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Dice Men: The Origin Story of Games Workshop

Since finishing The Sundering, I've been slowly reading my way through H.P. Lovecraft's short stories. Wanting a break, however, I decided to read something a little different and Dice Men seemed perfect.

Anyone who has read more than a couple of my reviews on this website will know that I'm a big fan of Games Workshop's Tabletop Wargames, having played them since I was a child. I subscribed to White Dwarf, their monthly magazine, for well over 100 issues until it moved to a weekly publication and bizarrely decided to cancel postal subscriptions. My first issue as a subscriber was 304, which coincided with the company's 30th anniversary and had a large feature on their history, which I found absolutely fascinating and have returned to many times over the years. While I am rather less enamoured of current Games Workshop's business practices than the company of my youth, I do still enjoy playing older versions of the games, and a chance to read about Warhammer's beginnings from two of Games Workshop's founders was a real treat.

In this regard Dice Men did not disappoint. Though the emphasis was very much on the D&D days of the company, Ian Livingstone's account of founding Games Workshop in the 70s, alongside Steve Jackson's shorter reminiscences made for fascinating reading and the almost accidental way in which the company was formed was brought vividly to life. An absolute treat for gaming geeks such as myself.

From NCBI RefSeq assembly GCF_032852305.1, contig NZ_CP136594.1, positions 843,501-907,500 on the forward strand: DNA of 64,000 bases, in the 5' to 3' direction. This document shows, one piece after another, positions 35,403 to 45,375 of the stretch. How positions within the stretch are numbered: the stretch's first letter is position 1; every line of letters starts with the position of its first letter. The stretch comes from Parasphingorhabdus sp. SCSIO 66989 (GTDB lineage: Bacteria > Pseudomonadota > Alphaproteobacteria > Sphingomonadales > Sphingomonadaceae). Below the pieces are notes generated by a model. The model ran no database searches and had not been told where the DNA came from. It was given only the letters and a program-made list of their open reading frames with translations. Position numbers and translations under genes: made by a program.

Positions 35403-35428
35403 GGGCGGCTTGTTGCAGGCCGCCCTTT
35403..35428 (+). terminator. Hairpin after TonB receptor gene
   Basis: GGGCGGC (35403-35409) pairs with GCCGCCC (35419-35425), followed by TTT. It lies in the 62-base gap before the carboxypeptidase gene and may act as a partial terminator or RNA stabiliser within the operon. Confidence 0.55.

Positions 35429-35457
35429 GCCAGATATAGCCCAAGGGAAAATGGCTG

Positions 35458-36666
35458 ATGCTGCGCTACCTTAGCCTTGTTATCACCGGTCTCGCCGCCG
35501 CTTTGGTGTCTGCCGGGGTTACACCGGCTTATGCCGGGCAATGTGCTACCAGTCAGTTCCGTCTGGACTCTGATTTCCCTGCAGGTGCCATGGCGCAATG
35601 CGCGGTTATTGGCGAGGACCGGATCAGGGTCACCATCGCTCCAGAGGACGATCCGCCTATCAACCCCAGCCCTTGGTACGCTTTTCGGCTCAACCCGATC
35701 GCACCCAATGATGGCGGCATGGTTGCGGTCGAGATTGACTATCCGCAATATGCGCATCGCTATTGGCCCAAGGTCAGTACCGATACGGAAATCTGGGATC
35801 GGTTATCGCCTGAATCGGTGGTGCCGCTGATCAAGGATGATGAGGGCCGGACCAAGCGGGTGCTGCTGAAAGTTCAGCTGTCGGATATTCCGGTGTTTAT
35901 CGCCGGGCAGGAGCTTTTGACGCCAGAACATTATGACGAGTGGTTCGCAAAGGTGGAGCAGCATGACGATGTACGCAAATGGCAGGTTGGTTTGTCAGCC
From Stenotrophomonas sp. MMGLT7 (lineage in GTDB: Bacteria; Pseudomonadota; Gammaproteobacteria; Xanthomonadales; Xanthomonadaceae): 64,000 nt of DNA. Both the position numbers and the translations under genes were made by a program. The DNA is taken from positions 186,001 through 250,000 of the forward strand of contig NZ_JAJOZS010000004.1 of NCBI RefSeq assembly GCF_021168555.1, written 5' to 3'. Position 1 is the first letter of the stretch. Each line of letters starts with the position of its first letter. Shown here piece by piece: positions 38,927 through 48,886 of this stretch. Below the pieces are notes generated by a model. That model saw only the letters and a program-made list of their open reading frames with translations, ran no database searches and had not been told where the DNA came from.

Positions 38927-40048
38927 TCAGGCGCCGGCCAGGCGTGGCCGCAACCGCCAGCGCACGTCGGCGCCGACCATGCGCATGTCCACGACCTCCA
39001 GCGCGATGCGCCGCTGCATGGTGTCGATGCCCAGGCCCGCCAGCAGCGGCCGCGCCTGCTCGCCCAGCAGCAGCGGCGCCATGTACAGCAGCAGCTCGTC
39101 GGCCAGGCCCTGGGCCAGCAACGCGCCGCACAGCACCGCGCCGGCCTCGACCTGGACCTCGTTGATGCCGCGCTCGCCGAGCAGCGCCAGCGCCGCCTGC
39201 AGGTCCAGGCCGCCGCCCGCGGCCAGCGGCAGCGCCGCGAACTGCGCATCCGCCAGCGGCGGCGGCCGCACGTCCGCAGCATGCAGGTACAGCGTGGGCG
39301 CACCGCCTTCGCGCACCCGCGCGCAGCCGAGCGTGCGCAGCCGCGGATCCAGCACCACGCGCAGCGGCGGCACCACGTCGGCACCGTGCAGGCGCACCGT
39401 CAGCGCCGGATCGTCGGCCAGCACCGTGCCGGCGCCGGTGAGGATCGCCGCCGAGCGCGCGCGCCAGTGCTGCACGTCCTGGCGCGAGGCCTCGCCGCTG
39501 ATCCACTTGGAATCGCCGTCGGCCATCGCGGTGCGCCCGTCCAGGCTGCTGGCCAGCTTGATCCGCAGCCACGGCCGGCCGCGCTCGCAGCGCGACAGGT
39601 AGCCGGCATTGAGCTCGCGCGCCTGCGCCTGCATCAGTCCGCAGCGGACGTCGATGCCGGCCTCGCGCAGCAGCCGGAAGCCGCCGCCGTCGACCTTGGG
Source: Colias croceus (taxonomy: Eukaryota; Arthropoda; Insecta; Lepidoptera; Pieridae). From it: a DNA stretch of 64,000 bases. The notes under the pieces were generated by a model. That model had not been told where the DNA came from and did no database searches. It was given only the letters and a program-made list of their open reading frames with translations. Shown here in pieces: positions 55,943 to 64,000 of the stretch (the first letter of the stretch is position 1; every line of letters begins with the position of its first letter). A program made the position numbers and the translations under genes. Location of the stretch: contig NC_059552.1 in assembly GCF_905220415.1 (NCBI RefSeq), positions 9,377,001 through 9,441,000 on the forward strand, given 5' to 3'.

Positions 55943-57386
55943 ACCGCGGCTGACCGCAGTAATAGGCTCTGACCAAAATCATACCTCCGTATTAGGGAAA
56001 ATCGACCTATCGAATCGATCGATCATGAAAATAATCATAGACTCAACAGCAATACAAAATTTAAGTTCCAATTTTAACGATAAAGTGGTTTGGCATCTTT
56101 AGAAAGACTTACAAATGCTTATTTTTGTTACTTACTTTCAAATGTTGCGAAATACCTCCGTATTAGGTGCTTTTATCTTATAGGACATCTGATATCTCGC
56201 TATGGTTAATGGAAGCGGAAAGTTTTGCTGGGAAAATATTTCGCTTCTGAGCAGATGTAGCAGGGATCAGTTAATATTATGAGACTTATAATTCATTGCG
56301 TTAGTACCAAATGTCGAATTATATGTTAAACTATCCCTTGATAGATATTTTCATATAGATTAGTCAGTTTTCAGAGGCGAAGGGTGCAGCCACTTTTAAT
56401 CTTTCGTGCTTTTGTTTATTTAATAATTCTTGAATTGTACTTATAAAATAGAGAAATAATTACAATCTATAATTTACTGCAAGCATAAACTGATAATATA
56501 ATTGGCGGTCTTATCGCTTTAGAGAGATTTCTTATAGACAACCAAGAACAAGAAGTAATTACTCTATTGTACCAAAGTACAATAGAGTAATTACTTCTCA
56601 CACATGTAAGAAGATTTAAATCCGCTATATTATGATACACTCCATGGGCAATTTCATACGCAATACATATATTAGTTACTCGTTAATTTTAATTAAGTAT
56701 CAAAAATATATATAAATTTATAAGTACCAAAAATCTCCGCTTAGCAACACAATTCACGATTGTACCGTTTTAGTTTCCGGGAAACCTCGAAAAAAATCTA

Despite my overall enjoyment of the book, there were a couple of points that detracted from the reading experience. One was the way the chronology would bounce around a little, sometimes mentioning the results of events that hadn't been covered yet, made things a little confusing at times; but the moment of confusion were few and in some respects added to the feel of it being a first person account of events. More troublesome was the bizarre choice of the publisher to make the ePub version of the book a collection of images of the print version's pages, especially as those images were not particularly high resolution; much blurry text resulted from that decision and not a little eye strain - even a fixed-layout ePub would have been a substantial improvement.

Minor quibbles aside, I really enjoyed reading Dice Men and would recommend it to anyone interested in the early years of tabletop wargaming a role playing games.